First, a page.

10.11.2006

Don't be a meathead


Your Snarkiness,

I find myself sitting on several finished novels. None of them are published, but I'm close to finishing my third, and I feel confidant in my ability to retrofit the other two with... shall we say, publishability.

I digress. When I am querying my third novel, should I mention the other two? I know that many people are of the opinion that one is not ready to be published until one has several manuscripts lording over the dust of the third sock-drawer to the left.

While it seems silly to me to mention efforts that went unpublished, I don't want the people I query to think I've never written fiction before.



One of the most reliable predictors of crap is a cover letter that tells me how well edited the book is or how many novels are under the bed.

Have you ever noticed the people who feel compelled to tell you how honest they are, aren't?
How handsome and how much the girls admire them, aren't?
How important and powerful they are, aren't?

People who are honest, courteous, smart and witty don't need to tell you. You know it by looking at them, listening to them, and reading their pages.

Show, don't tell, starts at "Dear Miss Snark" not "page one".

Don't tell me about the hours you sweated in the gym. Show me the beefcake.

27 comments:

Elektra said...

That's what makes me crack up when I see girls with shirts that say things like "Sexy".

If you need the shirt to tell people...

Yasamin said...

hahaha elektra! like those girls with the pants. you know... the pants that say Bootylicious... across the ass... uhhh why?

Anonymous said...

On the other hand, those wearing "I'm With Stupid" apparel are almost always truthful.

Anonymous said...

i gotcha beefcake for ya right here, Miss Snarky.

Imelda said...

All the intelligence I have gleaned, here and elsewhere, seems to indicate that, if they like the first one enough to represent (or publish) it, they'll ASK if you have any more.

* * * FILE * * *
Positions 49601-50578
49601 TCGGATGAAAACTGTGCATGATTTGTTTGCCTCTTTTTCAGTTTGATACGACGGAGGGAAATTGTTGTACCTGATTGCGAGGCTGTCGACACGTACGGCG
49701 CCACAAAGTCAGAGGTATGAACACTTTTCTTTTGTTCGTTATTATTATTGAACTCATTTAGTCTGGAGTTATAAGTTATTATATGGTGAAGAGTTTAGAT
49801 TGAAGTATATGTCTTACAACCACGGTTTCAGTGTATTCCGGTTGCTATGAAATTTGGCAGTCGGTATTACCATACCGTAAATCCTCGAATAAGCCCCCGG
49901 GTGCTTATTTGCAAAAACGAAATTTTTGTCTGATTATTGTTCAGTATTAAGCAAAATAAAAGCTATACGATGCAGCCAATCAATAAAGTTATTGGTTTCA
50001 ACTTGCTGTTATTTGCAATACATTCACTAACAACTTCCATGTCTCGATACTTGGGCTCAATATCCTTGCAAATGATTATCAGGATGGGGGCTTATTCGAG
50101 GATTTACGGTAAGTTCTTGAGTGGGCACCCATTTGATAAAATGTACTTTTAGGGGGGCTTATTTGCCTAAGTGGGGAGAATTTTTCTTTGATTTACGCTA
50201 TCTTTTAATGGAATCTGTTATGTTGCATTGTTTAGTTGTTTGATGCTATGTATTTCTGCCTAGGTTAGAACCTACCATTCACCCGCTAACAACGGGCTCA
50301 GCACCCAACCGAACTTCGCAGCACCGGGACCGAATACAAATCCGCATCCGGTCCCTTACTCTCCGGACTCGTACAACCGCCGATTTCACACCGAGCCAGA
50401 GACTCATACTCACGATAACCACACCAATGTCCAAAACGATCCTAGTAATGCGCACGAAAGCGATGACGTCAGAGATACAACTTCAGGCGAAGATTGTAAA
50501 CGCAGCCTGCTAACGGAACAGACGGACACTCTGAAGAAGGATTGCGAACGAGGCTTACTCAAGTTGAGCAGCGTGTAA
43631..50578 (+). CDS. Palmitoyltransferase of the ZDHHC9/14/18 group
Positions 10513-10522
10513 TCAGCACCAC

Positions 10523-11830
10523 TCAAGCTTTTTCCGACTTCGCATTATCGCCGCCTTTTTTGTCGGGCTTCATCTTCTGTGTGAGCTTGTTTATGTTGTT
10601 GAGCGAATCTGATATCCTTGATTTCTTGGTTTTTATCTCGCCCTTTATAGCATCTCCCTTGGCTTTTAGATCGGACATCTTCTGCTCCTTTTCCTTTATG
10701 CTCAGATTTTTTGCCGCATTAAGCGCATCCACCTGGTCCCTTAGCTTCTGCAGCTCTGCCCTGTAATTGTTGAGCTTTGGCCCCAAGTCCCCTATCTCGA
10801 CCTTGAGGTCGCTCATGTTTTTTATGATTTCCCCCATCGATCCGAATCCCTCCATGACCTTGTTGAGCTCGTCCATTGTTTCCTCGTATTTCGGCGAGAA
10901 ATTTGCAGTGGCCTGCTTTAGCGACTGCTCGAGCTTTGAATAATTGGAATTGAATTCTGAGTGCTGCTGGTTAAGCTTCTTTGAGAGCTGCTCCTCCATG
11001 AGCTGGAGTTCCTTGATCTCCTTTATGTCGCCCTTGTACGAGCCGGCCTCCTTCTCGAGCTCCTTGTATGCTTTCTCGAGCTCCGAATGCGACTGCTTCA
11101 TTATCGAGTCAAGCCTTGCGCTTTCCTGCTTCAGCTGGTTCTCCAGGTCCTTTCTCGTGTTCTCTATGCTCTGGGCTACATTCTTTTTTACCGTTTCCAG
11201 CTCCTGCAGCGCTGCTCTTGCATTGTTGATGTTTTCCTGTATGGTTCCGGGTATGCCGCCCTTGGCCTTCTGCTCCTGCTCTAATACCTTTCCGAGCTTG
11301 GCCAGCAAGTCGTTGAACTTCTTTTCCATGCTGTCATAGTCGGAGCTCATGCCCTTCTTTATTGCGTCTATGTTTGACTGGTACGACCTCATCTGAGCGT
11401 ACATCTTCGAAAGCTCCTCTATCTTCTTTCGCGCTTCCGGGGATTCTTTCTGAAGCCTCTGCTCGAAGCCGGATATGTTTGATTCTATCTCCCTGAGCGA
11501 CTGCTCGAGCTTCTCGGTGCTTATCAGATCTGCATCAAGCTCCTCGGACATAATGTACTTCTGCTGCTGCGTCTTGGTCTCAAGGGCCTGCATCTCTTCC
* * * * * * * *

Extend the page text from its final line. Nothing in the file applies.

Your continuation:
We all know that agents and publishers want to take on people who aren't one-hit wonders, but it is also true that all they have to work with is what's in front of them. Keep working that till you've convinced someone. Worry about the career trajectory later.

IMHO, FWIW

Anonymous said...

Fabulous.
I recently did a writing workshop course and one of the other women there described herself as being on her 3rd novel and I thought 'what the hell are you doing here then?'. It wasn't until someone else pointed out to me that she hadn't said she'd had the other 2 novels published that the penny dropped.
None of those piles under the bed count in my opinion. What counts is the one that gets you a contract. I want to publish a novel but until I do I am not a novelist...

Sandra G (UK)

Kim said...

Isn't that kind of like "who are you trying to convince? Me or yourself?"

Concentrate on the manuscript you're pitching - trust me.

Ahva Rahn said...

In my résumé, I remark that when I was young I had aspirations of becoming a famous zookeeper and, since he’s not easily contacted, I transcribed my imaginary friend Derek’s opinions as a reference on my bowling; I sit at home a lot.

Anonymous said...

Beefcake... BEEFCAKE!!!

Jeff said...

As someone who has finished 5 novels, I can say that this really is invaluable advice. In the past I have mentioned my previous works in my query, because I wanted to show that I was a career writer, that I had what it takes to go the distance. I suppose I was trying to convince myself of this as well.

Good writing talks, and BS walks.

Ryan Field said...

Never trust anyone who begins a sentence with, "To be honest..."

Hildieblog said...

Charles Frazier's Cold Mountain was a fourth novel, rescued from the slush pile at Grove Atlantic by then Marketing Manager Elisabeth Schmidt who read it one weekend, called editor Morgan Entrekin and a pre-empt was made Sunday night, post haste. I doubt he mentioned the 3 novels under the bed.

Chumplet said...

Don't mention the first novels. They might be good, but they might also be, well... not so good.

Writing improves with each attempt. If you sell your present novel, go back and have a look at the first ones to see if they can be brought up to your new standards. Maybe the agent or editor would like to see more of your work, now that you found somebody who likes your voice.

But if you honestly don't think those first novels are your best work, leave 'em under the bed and move on. They may not be publishable, but they certainly weren't a waste of time.

Sir John said...